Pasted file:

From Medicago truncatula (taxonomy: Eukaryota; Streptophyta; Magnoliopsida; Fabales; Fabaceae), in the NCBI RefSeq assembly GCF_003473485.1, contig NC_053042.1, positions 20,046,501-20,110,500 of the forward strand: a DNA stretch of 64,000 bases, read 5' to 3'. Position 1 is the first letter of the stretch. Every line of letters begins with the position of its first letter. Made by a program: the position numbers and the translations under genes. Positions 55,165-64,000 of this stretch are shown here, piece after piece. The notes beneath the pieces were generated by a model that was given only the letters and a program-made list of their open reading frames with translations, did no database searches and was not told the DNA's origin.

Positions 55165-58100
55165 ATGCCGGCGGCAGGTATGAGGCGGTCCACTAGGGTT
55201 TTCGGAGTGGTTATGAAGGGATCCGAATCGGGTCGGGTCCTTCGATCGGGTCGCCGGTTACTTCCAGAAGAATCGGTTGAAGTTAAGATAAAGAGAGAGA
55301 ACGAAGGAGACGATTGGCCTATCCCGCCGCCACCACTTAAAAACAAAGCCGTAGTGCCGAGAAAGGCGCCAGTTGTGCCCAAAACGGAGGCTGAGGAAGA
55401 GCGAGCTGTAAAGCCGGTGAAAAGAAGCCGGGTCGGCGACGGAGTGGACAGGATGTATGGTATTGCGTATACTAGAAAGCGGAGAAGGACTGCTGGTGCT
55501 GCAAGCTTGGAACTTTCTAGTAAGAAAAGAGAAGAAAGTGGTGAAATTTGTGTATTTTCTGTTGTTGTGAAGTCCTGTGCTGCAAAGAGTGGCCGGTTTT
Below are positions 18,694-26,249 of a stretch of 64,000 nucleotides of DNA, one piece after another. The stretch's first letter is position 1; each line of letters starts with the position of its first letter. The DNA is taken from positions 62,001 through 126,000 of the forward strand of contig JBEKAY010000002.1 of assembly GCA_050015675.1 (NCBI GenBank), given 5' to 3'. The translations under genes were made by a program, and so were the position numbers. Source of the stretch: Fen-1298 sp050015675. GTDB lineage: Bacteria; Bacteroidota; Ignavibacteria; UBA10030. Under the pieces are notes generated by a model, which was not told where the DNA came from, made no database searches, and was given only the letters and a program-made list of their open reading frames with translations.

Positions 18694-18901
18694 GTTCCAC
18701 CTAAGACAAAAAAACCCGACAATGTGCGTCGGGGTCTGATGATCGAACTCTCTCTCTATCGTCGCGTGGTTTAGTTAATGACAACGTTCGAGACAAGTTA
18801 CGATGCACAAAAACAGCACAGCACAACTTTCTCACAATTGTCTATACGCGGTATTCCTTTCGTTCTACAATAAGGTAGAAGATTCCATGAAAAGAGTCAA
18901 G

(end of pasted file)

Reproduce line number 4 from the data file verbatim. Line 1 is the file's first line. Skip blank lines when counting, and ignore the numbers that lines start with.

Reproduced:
55201 TTCGGAGTGGTTATGAAGGGATCCGAATCGGGTCGGGTCCTTCGATCGGGTCGCCGGTTACTTCCAGAAGAATCGGTTGAAGTTAAGATAAAGAGAGAGA